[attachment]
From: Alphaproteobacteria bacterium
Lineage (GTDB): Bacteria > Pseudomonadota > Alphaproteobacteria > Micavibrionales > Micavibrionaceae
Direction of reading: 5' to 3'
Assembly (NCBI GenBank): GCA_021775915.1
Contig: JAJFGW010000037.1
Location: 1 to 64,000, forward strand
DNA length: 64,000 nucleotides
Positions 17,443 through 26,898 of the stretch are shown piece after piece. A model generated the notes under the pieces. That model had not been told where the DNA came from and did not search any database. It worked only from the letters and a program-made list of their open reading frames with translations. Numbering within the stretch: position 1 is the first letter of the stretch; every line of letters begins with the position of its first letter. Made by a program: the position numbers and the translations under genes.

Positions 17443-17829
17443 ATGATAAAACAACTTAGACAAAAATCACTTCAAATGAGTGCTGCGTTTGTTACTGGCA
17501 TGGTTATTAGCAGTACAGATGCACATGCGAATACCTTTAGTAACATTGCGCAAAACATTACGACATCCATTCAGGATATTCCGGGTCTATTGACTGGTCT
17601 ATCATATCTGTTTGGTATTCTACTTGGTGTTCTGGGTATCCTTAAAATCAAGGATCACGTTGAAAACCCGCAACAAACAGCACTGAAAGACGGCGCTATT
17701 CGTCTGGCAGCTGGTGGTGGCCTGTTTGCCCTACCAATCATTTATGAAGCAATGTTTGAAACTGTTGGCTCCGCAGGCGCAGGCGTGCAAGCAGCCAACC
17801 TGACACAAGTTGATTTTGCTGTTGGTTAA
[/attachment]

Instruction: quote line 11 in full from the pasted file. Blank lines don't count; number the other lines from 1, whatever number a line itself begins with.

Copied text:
17501 TGGTTATTAGCAGTACAGATGCACATGCGAATACCTTTAGTAACATTGCGCAAAACATTACGACATCCATTCAGGATATTCCGGGTCTATTGACTGGTCT